The annual intracity fun continues Monday night as the Cubs and the White Sox renew acquaintances on the South Side.
The season series has a new twist with all the games coming this week, the first two at U.S. Cellular Field and then the final pair at Wrigley Field.
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With baseball's new alignment, each team plays more interleague games now, but the rivalry series have been pared down from six to four.
For the record, I am good with that. The No. 1 attraction of interleague play for Cubs fans is this cross-town series, so I am glad that it is being preserved.
But there has long been a scheduling inequity because of these built-in matchups. Each team in your division should generally play the same schedule, and at least we are getting closer to that.
Back on the Cubs-Sox series itself, I noticed last season it seemed different. It wasn't nearly as loud as in years past. There were no sideshows without Ozzie or Lou. It was all about the games themselves, which was nice for a change.
I did not particularly enjoy having to break down the Michael Barrett/A.J. Pierzynski fight, the Derrek Lee/Carlos Zambrano dugout shouting match or the Lou Piniella/Milton Bradley spat.
I wish I could explain why playing the White Sox always seemed to bring out the worst in the Cubs on enemy turf during that bizarre stretch a few years ago.
I mean, I don't think I have to explain why any player might want to punch Pierzynski, yell at Big Z or get frustrated with Bradley, but for all those things to happen on the same field is a little odd.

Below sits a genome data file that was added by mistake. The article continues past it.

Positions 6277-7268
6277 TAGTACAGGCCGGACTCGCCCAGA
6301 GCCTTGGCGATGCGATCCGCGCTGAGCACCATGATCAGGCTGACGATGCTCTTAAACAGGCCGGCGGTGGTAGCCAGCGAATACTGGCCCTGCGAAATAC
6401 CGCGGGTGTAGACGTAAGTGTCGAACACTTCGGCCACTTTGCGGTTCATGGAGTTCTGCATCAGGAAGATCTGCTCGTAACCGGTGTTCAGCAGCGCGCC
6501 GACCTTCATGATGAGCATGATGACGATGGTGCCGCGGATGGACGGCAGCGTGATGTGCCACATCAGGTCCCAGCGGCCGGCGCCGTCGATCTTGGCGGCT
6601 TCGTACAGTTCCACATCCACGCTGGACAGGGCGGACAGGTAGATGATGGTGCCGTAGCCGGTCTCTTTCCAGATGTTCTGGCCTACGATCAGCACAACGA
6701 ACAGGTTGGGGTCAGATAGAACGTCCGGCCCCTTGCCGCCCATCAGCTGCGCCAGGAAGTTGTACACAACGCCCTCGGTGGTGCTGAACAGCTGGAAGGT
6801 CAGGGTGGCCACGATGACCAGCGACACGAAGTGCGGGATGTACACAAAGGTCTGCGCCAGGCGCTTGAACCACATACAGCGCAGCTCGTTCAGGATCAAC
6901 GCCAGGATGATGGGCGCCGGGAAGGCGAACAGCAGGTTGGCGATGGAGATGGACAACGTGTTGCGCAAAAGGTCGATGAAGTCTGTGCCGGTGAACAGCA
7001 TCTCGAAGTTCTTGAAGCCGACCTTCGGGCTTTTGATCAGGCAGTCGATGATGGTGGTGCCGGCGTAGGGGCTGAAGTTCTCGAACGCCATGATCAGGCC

But A.J. is gone and, in fact, none of the combatants mentioned above is a part of this rivalry anymore. Ozzie and Lou seemed to welcome the intensity and confrontation at times, but now you have two pretty cool customers running each dugout these days.
Yes, Dale Sveum's club got into a melee with the Nationals last year, and of course I've seen the Robin Ventura/Nolan Ryan fight a dozen times. But neither guy is theatrical like Lou and Ozzie, especially when all of Chicago's baseball eyes and ears were on these games.
This year's matchup is dominated by … well, frankly a lot of likable guys on both sides.
Is there a Cubs fan out there who doesn't have total respect for Paul Konerko? Are there White Sox fans who find Anthony Rizzo or Starlin Castro unlikable, aside from the fact that they wear the Cubs' "C" on their cap?
Yes, Jake Peavy and Matt Garza are like mad scientists on the mound, but again, not in a way that rubs opponents the wrong way.
And while this may come as a surprise, all the broadcasters on both sides of town get along extremely well.
Yes, Ed Farmer and I had to be separated during a Cubs-Sox spring-training game after a bad call at third base, but one 24-hour trip to the Maricopa County jail shouldn't ruin a friendship in my opinion.
I'm kidding, I'm kidding. It was actually the Pima County jail.
I like to rib Farmio because we are friends. Same with DJ and Hawk and Stoney. We all have a common bond -- a love of Chicago baseball, and we all look forward to calling these games on this incredible local stage.
I always try to be fair and not take unnecessarily partisan swipes at our friendly rivals on the South Side, so in thinking about my objective prediction on the series I have to conclude it will be a Cubs' 4-0 sweep with the White Sox getting shut out in every game.
Enjoy the series everyone!
•Len Kasper is the TV play-by-play broadcaster for the Chicago Cubs. Follow him on Twitter @LenKasper and check out his [URL]blog entries;http://wgntv.com/news/stories/len-and-jds-cubs-baseball-blog/[URL] with Jim Deshaies at wgntv.com. To post comments or questions for Len, click on the comment link with his column at dailyherald.com.[/URL]